The Fish and Wildlife Service has determined that there is sufficient information in the petition to conduct a more detailed examination of the species. The petition finding does not mean that the Service has decided it is appropriate to give the fox federal protection under the ESA. Rather, this finding is the first step in a long process that triggers a more thorough review of all available biological information.
To ensure this status review is comprehensive, the Service is soliciting information from state and federal natural resource agencies and all interested parties regarding the fox and its habitat.This announcement opens a 60-day public comment period, which closes March 29, 2012. The Service encourages submission of any relevant scientific and commercial data regarding this species. Useful information for the review includes biological information, genetics, habitat needs, historic and current range and populations, habitat and conservation measures.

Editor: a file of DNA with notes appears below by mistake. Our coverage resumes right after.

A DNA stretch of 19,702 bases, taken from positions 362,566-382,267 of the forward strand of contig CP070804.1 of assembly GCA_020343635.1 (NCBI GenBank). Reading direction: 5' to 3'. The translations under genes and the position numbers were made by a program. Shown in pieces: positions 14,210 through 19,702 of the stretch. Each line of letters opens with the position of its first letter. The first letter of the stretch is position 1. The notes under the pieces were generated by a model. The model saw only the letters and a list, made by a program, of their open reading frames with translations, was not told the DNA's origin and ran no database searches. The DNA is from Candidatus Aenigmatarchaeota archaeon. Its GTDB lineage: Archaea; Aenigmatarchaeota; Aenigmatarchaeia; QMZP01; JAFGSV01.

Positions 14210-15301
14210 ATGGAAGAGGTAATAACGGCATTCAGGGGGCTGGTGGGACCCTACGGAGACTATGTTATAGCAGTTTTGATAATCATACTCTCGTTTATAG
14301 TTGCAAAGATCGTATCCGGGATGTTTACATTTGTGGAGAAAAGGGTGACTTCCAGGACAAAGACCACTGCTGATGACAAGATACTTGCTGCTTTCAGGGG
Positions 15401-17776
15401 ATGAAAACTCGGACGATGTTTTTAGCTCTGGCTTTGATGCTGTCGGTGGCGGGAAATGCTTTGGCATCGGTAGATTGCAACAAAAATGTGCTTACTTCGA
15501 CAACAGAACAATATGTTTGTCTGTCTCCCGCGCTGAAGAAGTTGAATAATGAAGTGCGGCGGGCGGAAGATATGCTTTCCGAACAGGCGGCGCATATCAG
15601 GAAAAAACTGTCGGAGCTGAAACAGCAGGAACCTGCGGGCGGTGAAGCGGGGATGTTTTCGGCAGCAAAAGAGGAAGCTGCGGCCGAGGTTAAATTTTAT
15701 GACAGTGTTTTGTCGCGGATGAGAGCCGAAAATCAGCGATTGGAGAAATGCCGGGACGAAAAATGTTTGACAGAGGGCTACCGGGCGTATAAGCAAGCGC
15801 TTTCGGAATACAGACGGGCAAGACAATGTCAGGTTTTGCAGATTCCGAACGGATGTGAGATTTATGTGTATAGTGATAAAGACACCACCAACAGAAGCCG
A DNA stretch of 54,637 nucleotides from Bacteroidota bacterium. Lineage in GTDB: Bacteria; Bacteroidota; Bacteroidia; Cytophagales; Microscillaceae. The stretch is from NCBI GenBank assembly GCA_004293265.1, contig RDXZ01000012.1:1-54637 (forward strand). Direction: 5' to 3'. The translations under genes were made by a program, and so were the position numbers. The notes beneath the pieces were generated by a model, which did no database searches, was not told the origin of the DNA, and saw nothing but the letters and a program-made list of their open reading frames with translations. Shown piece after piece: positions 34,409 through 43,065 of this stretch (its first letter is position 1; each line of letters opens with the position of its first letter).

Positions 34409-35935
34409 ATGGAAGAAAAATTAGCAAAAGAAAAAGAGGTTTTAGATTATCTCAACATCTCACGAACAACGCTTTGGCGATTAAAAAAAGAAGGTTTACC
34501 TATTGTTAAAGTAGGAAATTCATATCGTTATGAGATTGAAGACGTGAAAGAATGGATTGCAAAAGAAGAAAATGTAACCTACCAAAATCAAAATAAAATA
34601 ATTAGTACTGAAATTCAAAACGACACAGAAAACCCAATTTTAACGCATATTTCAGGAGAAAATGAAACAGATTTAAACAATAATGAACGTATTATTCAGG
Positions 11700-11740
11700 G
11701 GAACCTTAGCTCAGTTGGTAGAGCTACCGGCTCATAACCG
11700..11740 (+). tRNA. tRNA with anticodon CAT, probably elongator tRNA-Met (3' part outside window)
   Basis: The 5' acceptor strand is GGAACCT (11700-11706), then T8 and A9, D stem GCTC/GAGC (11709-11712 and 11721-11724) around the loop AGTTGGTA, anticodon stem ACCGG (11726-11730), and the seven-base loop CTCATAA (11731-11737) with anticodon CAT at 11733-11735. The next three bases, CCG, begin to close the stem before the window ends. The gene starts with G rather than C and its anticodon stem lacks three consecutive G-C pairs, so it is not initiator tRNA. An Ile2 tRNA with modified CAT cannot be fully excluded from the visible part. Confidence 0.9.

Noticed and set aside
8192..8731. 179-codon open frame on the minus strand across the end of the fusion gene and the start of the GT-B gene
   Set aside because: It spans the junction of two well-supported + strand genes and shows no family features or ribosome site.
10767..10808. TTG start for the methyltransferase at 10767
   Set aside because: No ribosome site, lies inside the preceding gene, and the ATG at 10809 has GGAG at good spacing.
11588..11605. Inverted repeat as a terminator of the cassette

Based on the status review, the Service will make one of three possible determinations:
1) Listing is not warranted, in which case no further action will be taken.
2) Listing as threatened or endangered is warranted. In this case, the Service will publish a proposal to list, solicit independent scientific peer review of the proposal, seek input from the public, and consider the input before a final decision about listing the species is made. In general, there is a one-year period between the time a species is proposed and the final decision.